About

The Claim

On 16 May 2019, the European Commission adopted two decisions finding certain entities forming part of the Barclays, Citigroup, JPMorgan, MUFG Bank (formerly Bank of Tokyo-Mitsubishi), RBS/NatWest and UBS banking groups each participated in one or both of two foreign exchange (FX or forex) spot trading cartels. The cartels concerned spot trading in the G10 Currencies and covered the whole of the EEA. The total period covered by the cartels is 18 December 2007 to 31 January 2013 inclusive.

The Commission found that traders employed by the banks, who were involved in FX spot trading, had reached an underlying understanding to exchange, and had exchanged, current or forward-looking commercially sensitive information about their trading activities with respect to FX spot trading of G10 Currencies through private, online chat rooms. It also found that the information was shared on an extensive and recurrent basis and that, in addition, the traders occasionally coordinated their trading activities.

The claim relies on the Commission’s decisions and alleges that entities or individuals who entered into FX Spot Transactions and/or FX Outright Forward Transactions involving a pair of G10 Currencies with these banks or other major financial institutions suffered losses as a result of the cartels identified by the Commission.

The claim seeks damages to compensate those businesses and individuals who suffered losses. If you or your business entered into FX spot and/or outright forward transactions between December 2007 and January 2013, you may be eligible to participate in the claim and benefit from any future award of damages.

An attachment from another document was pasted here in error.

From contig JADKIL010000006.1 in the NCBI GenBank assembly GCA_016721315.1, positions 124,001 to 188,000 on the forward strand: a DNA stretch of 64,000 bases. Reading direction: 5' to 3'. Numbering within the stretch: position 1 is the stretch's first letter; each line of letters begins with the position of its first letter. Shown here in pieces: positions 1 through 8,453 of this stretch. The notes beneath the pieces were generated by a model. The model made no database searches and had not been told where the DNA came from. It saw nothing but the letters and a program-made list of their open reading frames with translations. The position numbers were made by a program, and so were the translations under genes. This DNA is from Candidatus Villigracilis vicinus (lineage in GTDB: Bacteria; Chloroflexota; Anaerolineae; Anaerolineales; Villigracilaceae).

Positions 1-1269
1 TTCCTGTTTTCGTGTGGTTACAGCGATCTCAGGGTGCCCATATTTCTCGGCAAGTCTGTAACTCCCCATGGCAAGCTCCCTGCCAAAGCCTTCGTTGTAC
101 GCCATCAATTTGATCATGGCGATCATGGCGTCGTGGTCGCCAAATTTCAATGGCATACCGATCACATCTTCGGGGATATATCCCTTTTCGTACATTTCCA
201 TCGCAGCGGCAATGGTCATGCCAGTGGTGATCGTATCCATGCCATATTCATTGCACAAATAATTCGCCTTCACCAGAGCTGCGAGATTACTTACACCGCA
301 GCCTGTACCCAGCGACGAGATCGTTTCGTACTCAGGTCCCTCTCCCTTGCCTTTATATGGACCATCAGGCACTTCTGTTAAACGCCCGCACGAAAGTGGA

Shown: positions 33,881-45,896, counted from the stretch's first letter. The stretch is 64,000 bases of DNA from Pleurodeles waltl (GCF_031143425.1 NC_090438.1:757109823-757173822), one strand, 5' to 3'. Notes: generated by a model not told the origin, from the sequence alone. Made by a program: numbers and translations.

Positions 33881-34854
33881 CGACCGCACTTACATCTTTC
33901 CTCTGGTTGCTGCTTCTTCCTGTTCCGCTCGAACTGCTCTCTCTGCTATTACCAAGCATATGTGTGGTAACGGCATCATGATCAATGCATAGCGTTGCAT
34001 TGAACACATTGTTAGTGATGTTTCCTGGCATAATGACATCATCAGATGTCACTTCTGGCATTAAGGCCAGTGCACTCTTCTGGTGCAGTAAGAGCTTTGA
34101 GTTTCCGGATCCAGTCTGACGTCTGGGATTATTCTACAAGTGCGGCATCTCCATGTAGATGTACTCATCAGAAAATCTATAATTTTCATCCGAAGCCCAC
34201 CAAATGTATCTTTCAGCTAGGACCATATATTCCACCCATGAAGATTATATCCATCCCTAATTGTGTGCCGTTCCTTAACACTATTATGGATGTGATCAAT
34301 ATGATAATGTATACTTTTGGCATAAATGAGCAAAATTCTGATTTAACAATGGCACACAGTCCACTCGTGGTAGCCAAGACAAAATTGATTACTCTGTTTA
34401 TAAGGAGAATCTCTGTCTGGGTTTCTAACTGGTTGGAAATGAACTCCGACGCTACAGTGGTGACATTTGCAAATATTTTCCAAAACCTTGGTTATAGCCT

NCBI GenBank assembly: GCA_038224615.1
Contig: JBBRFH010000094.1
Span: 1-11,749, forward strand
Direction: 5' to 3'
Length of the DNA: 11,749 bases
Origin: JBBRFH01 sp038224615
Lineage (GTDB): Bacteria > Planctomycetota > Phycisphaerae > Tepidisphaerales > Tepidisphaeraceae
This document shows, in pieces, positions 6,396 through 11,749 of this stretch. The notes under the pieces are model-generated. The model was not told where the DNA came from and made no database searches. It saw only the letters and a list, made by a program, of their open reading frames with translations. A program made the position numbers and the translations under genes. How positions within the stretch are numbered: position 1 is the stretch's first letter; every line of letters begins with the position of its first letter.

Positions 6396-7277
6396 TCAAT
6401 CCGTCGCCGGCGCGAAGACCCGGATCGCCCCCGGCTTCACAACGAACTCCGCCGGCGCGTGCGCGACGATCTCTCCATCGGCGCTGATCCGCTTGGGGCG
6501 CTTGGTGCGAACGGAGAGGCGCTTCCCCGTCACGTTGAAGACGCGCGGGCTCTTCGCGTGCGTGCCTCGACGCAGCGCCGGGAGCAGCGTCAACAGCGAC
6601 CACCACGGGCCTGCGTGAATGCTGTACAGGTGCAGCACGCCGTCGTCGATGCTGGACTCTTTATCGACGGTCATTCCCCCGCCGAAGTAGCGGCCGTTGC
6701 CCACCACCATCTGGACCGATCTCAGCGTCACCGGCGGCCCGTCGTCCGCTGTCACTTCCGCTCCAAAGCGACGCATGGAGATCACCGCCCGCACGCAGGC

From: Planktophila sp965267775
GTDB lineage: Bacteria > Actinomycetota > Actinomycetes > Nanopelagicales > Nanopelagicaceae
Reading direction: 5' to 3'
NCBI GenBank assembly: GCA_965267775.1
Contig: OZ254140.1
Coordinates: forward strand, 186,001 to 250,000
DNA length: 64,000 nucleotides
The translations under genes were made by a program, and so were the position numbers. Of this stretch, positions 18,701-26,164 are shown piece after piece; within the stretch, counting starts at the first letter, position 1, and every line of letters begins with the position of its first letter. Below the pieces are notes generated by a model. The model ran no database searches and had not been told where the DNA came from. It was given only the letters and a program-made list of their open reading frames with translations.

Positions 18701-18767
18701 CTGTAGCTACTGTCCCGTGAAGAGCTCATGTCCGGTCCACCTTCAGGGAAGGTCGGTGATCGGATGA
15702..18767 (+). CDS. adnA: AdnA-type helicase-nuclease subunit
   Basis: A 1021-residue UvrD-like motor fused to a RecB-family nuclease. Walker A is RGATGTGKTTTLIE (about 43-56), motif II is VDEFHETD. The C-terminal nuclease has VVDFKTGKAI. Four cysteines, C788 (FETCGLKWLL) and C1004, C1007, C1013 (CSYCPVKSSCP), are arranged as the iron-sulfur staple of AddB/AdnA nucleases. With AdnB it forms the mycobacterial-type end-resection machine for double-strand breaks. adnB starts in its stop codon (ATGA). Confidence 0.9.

Click here to learn more about the claim and the Commission’s findings, or click here to find out whether you may be part of the classes that Mr Evans proposes to represent. Click here to access important claim documents and copies of the Commission’s decisions. More information about the claim can be found on the Competition Appeal Tribunal’s website.

Class Representative

Phillip Evans

Phillip Evans is seeking the permission of the Competition Appeal Tribunal to act as class representative on behalf of the classes. Mr Evans, formerly an Inquiry Chair at the CMA and a Senior Policy Adviser at Which?, the UK consumer association, has worked tirelessly on behalf of victims of anti-competitive conduct for the last 20 years. An economist, he is currently also Special Adviser for Competition, Consumer and Trade Policy at FIPRA International, an independent European public affairs consultancy firm.

He has spent almost 20 years working on behalf of victims of anti-competitive conduct. During his career, he has been an Inquiry Chair at the Competition and Markets Authority and a Panel Member at the Competition Commission. He also spent nearly a decade at Which?, where he worked to promote fair markets and competition policy for the benefit of consumers in a range of sectors, including financial services. Mr Evans has also taught at several universities, and has written on topics ranging from trade and competition policy to the history and functioning of markets and corporate responsibility.

With such a breadth of knowledge and experience, Mr Evans is well placed to bring this claim on behalf of class members who have suffered losses due to the banks’ conduct.

Consultative Panel

Mr Evans is supported by a consultative panel chaired by Lord Carlile of Berriew QC, a crossbench member of the House of Lords who was a part time judge for 28 years in the High Court and a former member of the Competition Appeal Tribunal.

Specialist Lawyers

Mr Evans has instructed Hausfeld & Co LLP, a leading disputes only specialist law firm, known for its expertise in competition litigation.  The firm played a pioneering role in the development of private enforcement of competition law in Europe and has extensive experience pursuing collective actions on behalf of consumers and businesses. Mr Evans has also instructed an experienced team of barristers at Brick Court Chambers.

Experts

Mr Evans has also instructed experts, including academics, economists and FX market experts. These experts will be responsible for providing evidence in relation to the impact of the cartels on the FX market and the resulting losses suffered.